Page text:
The requirements of some of these regulations are already in force (e.g. for air conditioners since January 2013), while others will enter into force very soon (e.g., in September 2015 for space heaters and water heaters, and in January 2016 for ventilation units).


Other regulations are under preparation by the European Commission (e.g. for large capacity heat pumps and air conditioners, chillers, fan coil units, condensing units, solid fuel boilers, local room heating products, etc.).


Such regulations include requirements for:

  • energy performance levels (energy efficiency, stand-by losses, heat losses);
  • sound power levels;
  • nitrogen oxide emissions for combustion appliances (boilers, water heaters, cogeneration systems, gas or oil heat pumps);
  • some specific aspects of product design (for example mandatory multi-speed drive or variable speed drive for ventilation units).

Often, the regulations establish requirements with thresholds that become stricter over time, in order to phase the least efficient products out of the market.


The regulations also list which information data must be published in the products' technical documentation.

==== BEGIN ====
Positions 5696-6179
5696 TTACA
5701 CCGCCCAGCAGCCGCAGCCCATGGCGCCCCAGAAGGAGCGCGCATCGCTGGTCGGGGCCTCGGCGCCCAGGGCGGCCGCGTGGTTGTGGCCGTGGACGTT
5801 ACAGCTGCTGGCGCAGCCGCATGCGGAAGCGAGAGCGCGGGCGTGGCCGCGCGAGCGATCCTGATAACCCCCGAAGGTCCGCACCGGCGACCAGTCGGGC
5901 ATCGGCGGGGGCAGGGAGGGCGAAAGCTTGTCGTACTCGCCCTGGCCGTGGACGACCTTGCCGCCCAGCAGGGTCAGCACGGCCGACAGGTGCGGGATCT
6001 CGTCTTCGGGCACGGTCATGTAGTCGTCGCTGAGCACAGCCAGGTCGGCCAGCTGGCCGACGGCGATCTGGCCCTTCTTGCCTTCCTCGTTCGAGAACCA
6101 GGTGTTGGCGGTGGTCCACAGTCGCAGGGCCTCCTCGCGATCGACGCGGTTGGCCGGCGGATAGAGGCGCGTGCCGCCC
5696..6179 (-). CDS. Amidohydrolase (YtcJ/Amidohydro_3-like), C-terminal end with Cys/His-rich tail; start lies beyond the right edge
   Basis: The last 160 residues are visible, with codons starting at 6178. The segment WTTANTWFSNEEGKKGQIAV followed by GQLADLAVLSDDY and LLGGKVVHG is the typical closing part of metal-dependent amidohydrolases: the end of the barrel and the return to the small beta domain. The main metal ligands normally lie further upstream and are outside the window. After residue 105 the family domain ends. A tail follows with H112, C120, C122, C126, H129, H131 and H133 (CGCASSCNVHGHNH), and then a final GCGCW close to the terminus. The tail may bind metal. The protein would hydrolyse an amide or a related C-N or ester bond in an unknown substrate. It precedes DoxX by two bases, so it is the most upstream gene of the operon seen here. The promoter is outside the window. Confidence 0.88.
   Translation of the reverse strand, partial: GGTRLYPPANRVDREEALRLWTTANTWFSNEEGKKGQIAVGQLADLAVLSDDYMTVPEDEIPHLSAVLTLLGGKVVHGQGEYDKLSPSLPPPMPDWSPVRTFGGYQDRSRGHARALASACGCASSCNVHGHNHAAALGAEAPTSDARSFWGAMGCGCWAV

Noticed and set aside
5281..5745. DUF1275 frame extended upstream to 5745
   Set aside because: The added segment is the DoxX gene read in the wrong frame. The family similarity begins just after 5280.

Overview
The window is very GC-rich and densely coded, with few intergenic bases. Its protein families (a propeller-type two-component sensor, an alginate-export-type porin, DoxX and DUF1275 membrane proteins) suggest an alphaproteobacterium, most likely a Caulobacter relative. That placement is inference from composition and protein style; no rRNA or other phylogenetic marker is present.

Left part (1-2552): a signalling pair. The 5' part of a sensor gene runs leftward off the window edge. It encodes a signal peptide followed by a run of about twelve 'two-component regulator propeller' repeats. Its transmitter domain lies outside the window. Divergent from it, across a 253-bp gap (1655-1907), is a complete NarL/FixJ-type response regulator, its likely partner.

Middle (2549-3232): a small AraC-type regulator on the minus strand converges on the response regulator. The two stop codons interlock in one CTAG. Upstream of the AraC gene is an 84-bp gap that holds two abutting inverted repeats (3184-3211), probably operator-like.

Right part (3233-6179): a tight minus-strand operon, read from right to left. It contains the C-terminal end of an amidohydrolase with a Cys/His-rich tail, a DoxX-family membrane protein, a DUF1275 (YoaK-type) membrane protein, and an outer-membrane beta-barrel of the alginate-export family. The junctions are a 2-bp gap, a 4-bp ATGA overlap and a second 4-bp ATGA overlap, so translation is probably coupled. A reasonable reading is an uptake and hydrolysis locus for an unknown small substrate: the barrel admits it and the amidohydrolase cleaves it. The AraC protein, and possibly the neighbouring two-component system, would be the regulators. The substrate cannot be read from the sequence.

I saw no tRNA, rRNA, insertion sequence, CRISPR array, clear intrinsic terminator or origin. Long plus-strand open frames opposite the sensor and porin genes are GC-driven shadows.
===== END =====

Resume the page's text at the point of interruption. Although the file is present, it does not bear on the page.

In addition, the regulations define the way to assess energy efficiency. For example, the metrics considered are seasonal efficiency for air conditioners and space heaters, daily efficiency for water heaters, and specific energy consumption (per year and per square metre of building floor area) for residential ventilation units.


The Ecodesign Directive requires the manufacturer to keep and make available a ‘Conformité Européenne’ (EC) declaration of conformity and to affix the CE marking. The implementing regulations define the rules for the conformity assessment, usually a choice by the manufacturer between internal design control or management system (as described in annexes to that Directive), with an exception for gas and oil boilers up to 400 kW, for which energy efficiency has to rely on an EC type-examination by a third party (notified body), as stated in Directive 92/42/EEC. These regulations also describe the verification procedure for market surveillance by Member States.